PENTAGON: Runaway Review

Well, I’m truly baffled, to tell you the truth, by PENTAGON’s latest release “Demo_02.” Did something change here? Did Cube Entertainment employ a new team of producers for this album? We do know that both “Demo_02” and PENTAGON’s preceding release, “Demo_01,” have been almost entirely self-composed by the members. So…what happened? Title track “Runaway” has little of the power that I’m accustomed to hearing from PENTAGON, and most of the B-sides on this mini-album are lacking the sophistication that made past PENTAGON albums so replayable. Yes, my expectations were very (very) high, and that has heavily colored my perception of this comeback. Compared to all of PENTAGON’s past title tracks, “Runaway” goes just about nowhere, and it’s really a head-scratcher.

Until “Demo_01” lead song “Like This,” PENTAGON always followed a structure in their title tracks: They applied a few brief vocal soundbites to beat-focused hook, then fleshed out the song with complex, elaborate verses. It always worked beautifully. The composition and style varied from “Gorilla” to “Can You Feel It” and “Critical Beauty,” so the new releases never sounded too similar, but they were always assembled around an upbeat dance hook that was a little bit jazzy, a little bit funky, and a whole lot spectacular. “Like This” switched things up by introducing a fully melodic vocal chorus, and it was equally remarkable. “Runaway” returns to the original structure—involved verses and a chorus where the instrumental largely stands on its own. In earlier PENTAGON title tracks, the instrumental was created specifically to hard carry the chorus. But the instrumental of “Runaway” isn’t strong enough to do that. It’s too simple. This simplicity that could have worked if more vocals had been written into the chorus, or even if the instrumental had been significantly more melodic (take, for example, the successful instrumental-based hooks of Red Velvet’s “Peek-A-Boo” or NU’EST W’s “Where You At”). This instrumental, though, needs more—synths, percussion, bass, anything—because as is, it feels a little…empty. There’s no impact.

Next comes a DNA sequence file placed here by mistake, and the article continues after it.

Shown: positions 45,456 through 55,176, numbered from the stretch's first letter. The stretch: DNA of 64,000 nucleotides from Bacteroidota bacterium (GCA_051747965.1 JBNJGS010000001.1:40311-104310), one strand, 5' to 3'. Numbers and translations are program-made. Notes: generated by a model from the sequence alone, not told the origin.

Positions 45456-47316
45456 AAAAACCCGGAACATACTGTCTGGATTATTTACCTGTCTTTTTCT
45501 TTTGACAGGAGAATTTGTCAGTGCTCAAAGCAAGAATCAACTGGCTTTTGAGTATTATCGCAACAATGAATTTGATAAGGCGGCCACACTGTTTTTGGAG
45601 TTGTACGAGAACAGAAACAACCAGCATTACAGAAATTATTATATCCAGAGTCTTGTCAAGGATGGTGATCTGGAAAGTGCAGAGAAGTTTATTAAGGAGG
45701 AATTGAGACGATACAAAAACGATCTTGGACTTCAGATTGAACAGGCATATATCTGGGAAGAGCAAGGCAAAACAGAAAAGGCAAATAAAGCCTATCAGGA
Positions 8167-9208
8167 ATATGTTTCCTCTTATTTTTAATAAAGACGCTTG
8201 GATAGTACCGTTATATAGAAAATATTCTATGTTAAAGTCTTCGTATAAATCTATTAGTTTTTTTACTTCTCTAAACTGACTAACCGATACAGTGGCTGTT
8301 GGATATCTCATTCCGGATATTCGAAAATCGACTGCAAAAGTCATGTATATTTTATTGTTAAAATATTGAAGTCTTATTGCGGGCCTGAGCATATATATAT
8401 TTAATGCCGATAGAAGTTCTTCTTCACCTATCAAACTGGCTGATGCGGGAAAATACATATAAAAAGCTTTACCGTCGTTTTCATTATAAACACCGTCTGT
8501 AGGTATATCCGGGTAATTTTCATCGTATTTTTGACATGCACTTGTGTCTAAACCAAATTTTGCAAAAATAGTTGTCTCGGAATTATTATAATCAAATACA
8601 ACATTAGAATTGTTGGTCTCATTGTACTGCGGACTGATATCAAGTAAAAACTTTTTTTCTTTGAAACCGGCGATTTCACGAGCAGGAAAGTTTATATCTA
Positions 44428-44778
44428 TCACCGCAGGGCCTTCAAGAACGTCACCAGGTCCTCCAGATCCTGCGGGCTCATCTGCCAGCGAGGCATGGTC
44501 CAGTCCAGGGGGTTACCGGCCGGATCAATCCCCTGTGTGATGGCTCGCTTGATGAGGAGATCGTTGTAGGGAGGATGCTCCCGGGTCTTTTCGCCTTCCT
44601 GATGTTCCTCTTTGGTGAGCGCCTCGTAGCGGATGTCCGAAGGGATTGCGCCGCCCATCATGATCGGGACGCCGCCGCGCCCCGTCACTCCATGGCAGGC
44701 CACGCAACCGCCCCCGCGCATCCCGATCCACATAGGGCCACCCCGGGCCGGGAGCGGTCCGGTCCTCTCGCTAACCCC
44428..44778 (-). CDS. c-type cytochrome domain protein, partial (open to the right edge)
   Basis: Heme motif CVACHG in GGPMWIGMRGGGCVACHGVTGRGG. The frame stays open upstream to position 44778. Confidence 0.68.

It’s especially disappointing because the verses are, in fact, pretty good. As usual, every member performs to the nth degree. The rap parts, especially, up the tension with a full, dramatic instrumental and tons of energy. There are also some great dynamic moments—for instance, that long, drawn-out bridge before the final chorus, which slow-burns the buildup through four distinct advancements of the beat, several different vocal patterns and a rap part. That whole bit was excellent. But the chorus doesn’t follow through, rendering the spectacular buildup useless.

As we know, this title track is a conceptual continuation of “Like This,” evident in the parallels in the two songs’ choreography, the recurring symbol of “running” in the lyrics, the strikingly similar album covers, and the inclusion of brief clips from the “Like This” music video in the “Runaway” MV. It was obvious from the titles that “Demo_01” was going to be the follow-up to “Demo_02,” so it’s only natural that the latter takes up the tortured rebel boy concept of part 1. Still, Cube and PENTAGON know that to release two sad songs in a row would be pushing their luck commercially, so they had to come up with something dark but still upbeat. They could have done this without using this variety of lite EDM, but Cube felt the need to chase trends, and that’s where “Runaway” flounders. The disconnect between the rebellious concept and the trend-conforming chorus is ultimately the track’s downfall here, because “Runaway” avoids the dramatic sound that the concept demands.